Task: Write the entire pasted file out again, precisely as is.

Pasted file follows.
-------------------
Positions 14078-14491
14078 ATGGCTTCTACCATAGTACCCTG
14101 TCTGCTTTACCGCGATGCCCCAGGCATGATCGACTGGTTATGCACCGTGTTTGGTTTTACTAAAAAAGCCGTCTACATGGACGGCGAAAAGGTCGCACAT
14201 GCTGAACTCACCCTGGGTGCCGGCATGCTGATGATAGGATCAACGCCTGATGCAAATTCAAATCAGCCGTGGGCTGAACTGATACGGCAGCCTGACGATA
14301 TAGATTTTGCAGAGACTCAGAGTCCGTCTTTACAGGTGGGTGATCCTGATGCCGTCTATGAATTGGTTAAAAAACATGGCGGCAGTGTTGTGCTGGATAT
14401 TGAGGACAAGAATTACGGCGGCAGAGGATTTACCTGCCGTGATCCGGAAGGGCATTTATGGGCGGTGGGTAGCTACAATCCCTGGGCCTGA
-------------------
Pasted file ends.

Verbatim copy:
Positions 14078-14491
14078 ATGGCTTCTACCATAGTACCCTG
14101 TCTGCTTTACCGCGATGCCCCAGGCATGATCGACTGGTTATGCACCGTGTTTGGTTTTACTAAAAAAGCCGTCTACATGGACGGCGAAAAGGTCGCACAT
14201 GCTGAACTCACCCTGGGTGCCGGCATGCTGATGATAGGATCAACGCCTGATGCAAATTCAAATCAGCCGTGGGCTGAACTGATACGGCAGCCTGACGATA
14301 TAGATTTTGCAGAGACTCAGAGTCCGTCTTTACAGGTGGGTGATCCTGATGCCGTCTATGAATTGGTTAAAAAACATGGCGGCAGTGTTGTGCTGGATAT
14401 TGAGGACAAGAATTACGGCGGCAGAGGATTTACCTGCCGTGATCCGGAAGGGCATTTATGGGCGGTGGGTAGCTACAATCCCTGGGCCTGA